Don't change your rub at all ... unless YOU want to.  Don't add or subtract ingredients ... unless YOU want to.  Everyone has their own blend/mix/rub recipe that they think is the best.  And it's all good that way.  I've seen actual fist-fights over chilli with or without beans.  Those same guys were fighting over bbq sauce too.  The differences in Carolina, StLouis and Texas. 

 

As for my thoughts (opinion, nothing more or less), on searing with a heavy rub ... I wouldn't do it.  I'd roast it uncovered in a very hot oven for a short time to get some crust/color, then seal it up in a pan for braising. 

post #7 of 11

I make this type of north-carolina style bbq often and I use a dry rub too.  I use a whole pork shoulder (butt), and put a rub on it and let it sit out until it comes to room temperature.  Then I place it in a roasting pan, at least 2inches tall and cover it tightly with foil.  Place in a 500F oven for 15min and then turn down to 250 for about 5hrs.  I don't add any liquids, it just braises in its own juices and believe me, it gives off a lot of juices/fat.  When it's done I remove it from the juices and let it rest for about 30min before pulling.  After I pull the pork I mix in the vinegar/mustard/cayenne mixture and toss.  Adding vinegar to the braise changes the flavor of the vinegar, really mellows it out a lot and doesn't give you that bbq tang you're looking for.

 

I do not sear the pork butt for pulled pork.  With a rub like that you are in danger of burning it.

 

Another good way to go about it is to stick it in a smoker.

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post #8 of 11

Everyone's right.

 

You can leave the dry rub on for the sear.  "Sear," by the way, is the word you're seeking.  You don't want to burn the spices in the dry rub.  The key is stopping the sear after the spices toast but before they burn.  Knowing when to quit is a big thing with any artistic endeavor. 

 

In order to slow cook a pork shoulder, you don't need to braise.  You can dry cook as successfully.  The best method depends on the results you're chasing.  What are you going for?

 

BDL 

post #9 of 11
Thread Starter 
So I went ahead and tried the sear on my pork. As I feared, the dry rub was fried and blackened after 1-2 minutes on each side, which is probably not enough to get the maillard reaction one look for when searing.

Ultimately though, it turned out great :-). Braised for about 5 hrs in 4 cups water, a chopped onion and 4 cloves of garlic, with a small pour of apple cider vinegar.

I think I put in more water than I needed. Gave up on reducing it after boiling it for 30 minutes. Also, though tender, the pulled pork tastes a bit dry. My guess is I overcooked it - I measured the temp at 200 after 4 hours, then turn eds down the oven to 225 and left it in for another hr.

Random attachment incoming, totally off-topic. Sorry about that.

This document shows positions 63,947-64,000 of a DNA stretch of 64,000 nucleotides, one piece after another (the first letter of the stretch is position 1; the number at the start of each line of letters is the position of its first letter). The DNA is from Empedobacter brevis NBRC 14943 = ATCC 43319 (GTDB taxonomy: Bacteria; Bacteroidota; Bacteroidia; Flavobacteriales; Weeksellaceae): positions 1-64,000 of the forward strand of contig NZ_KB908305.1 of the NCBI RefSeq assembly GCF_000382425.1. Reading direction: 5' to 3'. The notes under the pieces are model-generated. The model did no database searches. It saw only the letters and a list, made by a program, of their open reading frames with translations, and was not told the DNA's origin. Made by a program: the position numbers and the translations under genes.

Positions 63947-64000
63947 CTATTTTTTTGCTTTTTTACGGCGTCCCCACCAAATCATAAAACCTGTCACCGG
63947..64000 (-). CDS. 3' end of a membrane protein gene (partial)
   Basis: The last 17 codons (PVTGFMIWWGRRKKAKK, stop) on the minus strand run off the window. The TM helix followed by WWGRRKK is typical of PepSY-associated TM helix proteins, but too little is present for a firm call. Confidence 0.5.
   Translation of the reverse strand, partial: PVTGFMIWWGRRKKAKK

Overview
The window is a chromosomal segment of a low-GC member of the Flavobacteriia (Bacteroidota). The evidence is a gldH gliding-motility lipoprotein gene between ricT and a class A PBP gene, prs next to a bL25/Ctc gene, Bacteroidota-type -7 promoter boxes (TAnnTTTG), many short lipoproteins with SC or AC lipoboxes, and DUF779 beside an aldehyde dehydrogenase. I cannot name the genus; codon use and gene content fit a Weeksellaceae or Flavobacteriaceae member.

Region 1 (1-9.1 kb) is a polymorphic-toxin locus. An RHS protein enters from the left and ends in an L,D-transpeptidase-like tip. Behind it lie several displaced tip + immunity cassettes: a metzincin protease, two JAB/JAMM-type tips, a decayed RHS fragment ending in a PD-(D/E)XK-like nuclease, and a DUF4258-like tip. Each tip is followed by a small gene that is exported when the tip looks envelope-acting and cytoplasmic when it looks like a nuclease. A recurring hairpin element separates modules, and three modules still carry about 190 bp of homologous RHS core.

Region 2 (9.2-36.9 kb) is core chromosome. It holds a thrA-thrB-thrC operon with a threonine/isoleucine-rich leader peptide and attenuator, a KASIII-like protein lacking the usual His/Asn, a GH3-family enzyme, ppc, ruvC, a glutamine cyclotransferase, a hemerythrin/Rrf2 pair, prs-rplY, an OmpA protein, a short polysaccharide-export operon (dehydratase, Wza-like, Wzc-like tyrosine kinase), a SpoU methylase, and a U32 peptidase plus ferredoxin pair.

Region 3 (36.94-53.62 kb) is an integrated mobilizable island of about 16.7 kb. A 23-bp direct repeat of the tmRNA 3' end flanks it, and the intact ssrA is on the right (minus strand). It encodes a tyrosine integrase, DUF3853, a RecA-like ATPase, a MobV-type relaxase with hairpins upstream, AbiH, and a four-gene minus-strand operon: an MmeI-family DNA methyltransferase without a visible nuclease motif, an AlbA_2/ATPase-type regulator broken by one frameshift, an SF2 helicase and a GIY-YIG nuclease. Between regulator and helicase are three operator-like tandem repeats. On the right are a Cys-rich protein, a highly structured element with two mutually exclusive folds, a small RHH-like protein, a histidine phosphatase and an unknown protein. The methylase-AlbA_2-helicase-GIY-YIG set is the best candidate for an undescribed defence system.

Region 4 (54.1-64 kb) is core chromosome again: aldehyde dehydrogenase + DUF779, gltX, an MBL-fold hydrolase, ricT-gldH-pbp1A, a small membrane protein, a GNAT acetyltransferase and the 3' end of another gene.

Next time I'll try with no sear. I'll ditch the cloves and nutmeg, maybe try adding parsley and orange zest to the rub. I'll braise with only 1 cup water and add some orange juice.

Then, once I've pulled the pork and covered it with the reduced braise juice, I'll stick it in the oven to broil and get the tips nicely blackened.

What dry rub ingredients do you think most complement your pulled pork?
post #10 of 11
Quote:
Originally Posted by Sam Mohyee View Post

So I went ahead and tried the sear on my pork. As I feared, the dry rub was fried and blackened after 1-2 minutes on each side.

 

Well, you were warned that that would happen.  But sometimes we do need to learn it for ourselves, been there. 

 

My rub for this is onion powder, garlic powder, salt/pepper, cayenne, paprika, and thyme.  You can put parsley, but don't expect it to give any flavor, fresh herbs do not hold up very well in the long cooking process.  It's more useful to put the parsley in fresh coleslaw where you can really taste it and slaw is the perfect accompaniment to pulled pork imo.

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"You are what you eat, so don't be fast, cheap, easy, or fake."

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post #11 of 11

Whenever I smoke a pork shoulder, I add some of the pan drippings back on top of the pulled meat.  I don't see the point of the sear on a heavily rubbed shoulder.  Have you ever seen a bbq'd shoulder after being cooked for 6 hours?  The bark gets very dark, I would not want to speed up that process with a sear.

 

Transferring that method to an oven instead of a smoker works very similarly (often I start bbq in the smoker and finish in the oven so I can get some sleep).  Rub the shoulder the day before.  Roast in a pan on a rack with a little liquid (water, apple juice, etc.), but realize that the meat will be giving up a ton of juices as the collagen melts.  Let it go at 225 F until a skewer (or temperature probe) slides in very easily.  Some of my best pork BBQ wasn't done until 205 F.   You can also experiment with injecting and/or brining if you are consistently producing a dry product.